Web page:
While the overall volume in Baltimore has not been ideal, it has not impacted Andrews in the slightest in terms of his fantasy scoring. Over the past two seasons, Andrews has averaged 6.4 targets per game and has twice finished as a top-five tight end due to his high touchdown rate.
However, based on the Ravens' offseason moves and some of the comments made by coaches, it seems clear they are focused on getting more out of their passing game. Whether that is by sheer volume or by better efficiency, it doesn't matter. Either is great for Mark Andrews's fantasy prospects in 2021.
— Around The NFL (@AroundTheNFL) May 5, 2021
Fantasy managers often talk about regression, but that same argument can be used for the Ravens' passing attack. In 2019, Jackson threw for 3,127 yards and 36 touchdowns. In 2020, that dropped to 2,757 yards and 26 touchdowns. His adjusted yards per attempt also dropped from 8.9 in 2019 to 7.6 in 2020. While fantasy managers shouldn't be expecting a repeat performance like 2019 anytime soon, it's not unreasonable to expect Jackson to cut the difference between the two seasons and end up somewhere in the middle. That would result in a more effective passing attack, which would only help increase Andrews's fantasy value.
The Case for T.J. Hockenson
Jennifer: The stars seem to be aligning perfectly for T.J. Hockenson to bust it big this season in fantasy and despite using the word bust, this is actually a good thing. The term breakout is insanely overused, so what came to mind are some lyrics from the Widespread Panic song Mexico, “gonna bust it big, gonna write my ticket, gonna call my shots and ride my liquor down to Mexico.”
The third year’s a charm for TEs in both the real NFL and fantasy football and the setup of this year’s Detroit offense is offering the perfect space for Hockenson to emerge with all the points, and head to wherever he wants to come January (as we all know the Lions will not be playing in February).
With Kenny Golladay, Marvin Jones and Danny Amendola all no longer in Detroit, that leaves the most targets per game (21.9) and highest target share (58.5%) in the league up for grabs, with only Tyrell Williams, Breshad Perriman and rookie Amon-Ra St. Brown added to the mix. Hockenson saw 101 balls last year which was fifth among TEs, and that was with Golladay and Jones. He could realistically eclipse 120 targets in 2021 which would put him among the top three in volume.
While the new coaching staff and QB aren’t appealing to most, it could actually benefit Hockenson. New HC Dan Campbell was a former TE and comes from a Saints offense that loved to use their TE in different ways, calling it a big skill position in today’s NFL. There’s also new OC Anthony Lynn who certainly had past success with Antonio Gates and Hunter Henry and won’t be afraid to make the 23-year old a focal point of the Lions' passing offense.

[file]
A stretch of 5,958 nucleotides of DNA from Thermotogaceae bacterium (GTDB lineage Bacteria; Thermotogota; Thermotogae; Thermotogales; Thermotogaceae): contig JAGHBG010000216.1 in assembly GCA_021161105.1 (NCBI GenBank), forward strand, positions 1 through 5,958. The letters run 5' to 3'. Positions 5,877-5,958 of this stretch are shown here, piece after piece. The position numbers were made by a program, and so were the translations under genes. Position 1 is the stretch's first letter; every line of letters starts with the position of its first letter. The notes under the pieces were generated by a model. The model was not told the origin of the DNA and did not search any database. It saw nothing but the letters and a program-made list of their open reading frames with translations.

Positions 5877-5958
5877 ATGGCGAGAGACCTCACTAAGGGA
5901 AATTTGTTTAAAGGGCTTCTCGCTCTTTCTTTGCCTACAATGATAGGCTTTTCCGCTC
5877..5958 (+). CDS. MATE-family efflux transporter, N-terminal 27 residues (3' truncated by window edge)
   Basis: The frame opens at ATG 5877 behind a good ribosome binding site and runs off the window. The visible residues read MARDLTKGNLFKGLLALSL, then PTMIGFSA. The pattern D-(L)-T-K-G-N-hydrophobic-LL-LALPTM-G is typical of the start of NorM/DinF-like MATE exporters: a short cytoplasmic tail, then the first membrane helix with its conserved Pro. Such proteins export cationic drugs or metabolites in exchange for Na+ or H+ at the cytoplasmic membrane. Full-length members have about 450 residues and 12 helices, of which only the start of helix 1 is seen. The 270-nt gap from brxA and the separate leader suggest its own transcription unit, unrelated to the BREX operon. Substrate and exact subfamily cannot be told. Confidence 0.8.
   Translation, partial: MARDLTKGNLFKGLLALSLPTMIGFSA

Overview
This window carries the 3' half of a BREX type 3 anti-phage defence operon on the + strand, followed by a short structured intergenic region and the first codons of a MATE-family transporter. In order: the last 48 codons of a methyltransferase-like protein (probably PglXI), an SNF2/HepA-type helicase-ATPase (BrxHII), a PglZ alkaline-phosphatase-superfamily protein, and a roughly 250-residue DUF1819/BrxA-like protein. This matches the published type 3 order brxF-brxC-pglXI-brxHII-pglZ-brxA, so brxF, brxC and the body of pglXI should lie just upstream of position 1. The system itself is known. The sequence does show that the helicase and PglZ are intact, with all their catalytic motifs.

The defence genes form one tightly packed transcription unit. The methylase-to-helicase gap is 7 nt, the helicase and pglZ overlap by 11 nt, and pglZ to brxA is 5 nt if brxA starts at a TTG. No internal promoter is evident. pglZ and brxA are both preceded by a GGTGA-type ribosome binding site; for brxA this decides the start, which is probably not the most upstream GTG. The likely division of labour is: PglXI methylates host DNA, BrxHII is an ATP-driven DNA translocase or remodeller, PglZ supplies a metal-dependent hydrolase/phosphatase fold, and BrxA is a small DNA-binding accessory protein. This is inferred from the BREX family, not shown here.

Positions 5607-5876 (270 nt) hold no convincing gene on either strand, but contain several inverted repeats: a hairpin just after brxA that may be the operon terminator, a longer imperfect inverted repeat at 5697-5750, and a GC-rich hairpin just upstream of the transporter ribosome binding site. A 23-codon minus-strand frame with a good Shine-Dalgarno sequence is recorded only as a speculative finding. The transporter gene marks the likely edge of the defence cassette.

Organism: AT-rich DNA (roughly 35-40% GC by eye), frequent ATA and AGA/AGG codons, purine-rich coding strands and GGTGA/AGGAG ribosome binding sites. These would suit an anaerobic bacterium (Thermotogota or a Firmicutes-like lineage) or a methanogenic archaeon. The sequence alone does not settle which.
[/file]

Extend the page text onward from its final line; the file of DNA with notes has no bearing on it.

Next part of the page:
Jared Goff is Jared Goff, but he does like to utilize his TEs. In 2020 the QB tossed 126 targets to the position which was the 12th most, and the year prior his TEs saw 154 balls, the fourth-highest mark in the league.
With Perriman and Williams being downfield guys, Hockenson should be Goff’s primary underneath weapon along with D’Andre Swift. Negative game scripts are most likely in the cards for this Detroit team, meaning they’ll need to abandon the run and count on a high-volume pass attack. If Hockenson sees those 120 balls I referred to earlier, we’re looking at somewhere in the neighborhood of 80+ catches for 815+ yards and 7-10 touchdowns. That’s top-five TE territory which aligns with his current ADP of 60.3 as TE5 on Underdog.
I am certainly not anti-Mark Andrews for fantasy purposes as the guy has finished as TE4 and TE3 in half -PPR points per game respectively over the past two seasons, I just prefer Hockenson’s setup in 2021. Andrews has been touchdown-dependent in his past two stellar fantasy years (17 total), which is a fickle thing to count on from season to season.
The addition of weapons for an already pass-anemic offense (32nd in pass attempts for two-straight seasons) doesn’t help Andrews at all this year. Rookie Rashod Bateman—who brings legit separation skills for an immediate impact—and Sammy Watkins (although unreliable) both add a boost in talent that could stifle Andrews’s output in 2021. OC Greg Roman is back for a third season which isn’t super encouraging for the passing direction of this offense. I probably don’t need to mention this but figured for those of you in the back, QB Lamar Jackon also runs a lot.
Both Hockenson and Andrews are very similar in their current ADPs and are on offenses with some question marks. In Underdog formats, Hock is the TE5 off boards at 60.3 with Andrews right behind him as TE6 at 61.5. In MyFantasyLeague redraft leagues, they are flopped with Andrews as TE5 at 53.9 and Hock as TE6, coming off boards at 57.1.
My preference is Hockenson due to him sitting atop the talent pecking order in an offense that will most likely need to throw a bunch for most of the season. We should also be seeing the Detroit TE with a cocktail in hand at the Pro Bowl come January, while not in Mexico, but by a refreshing Las Vegas pool.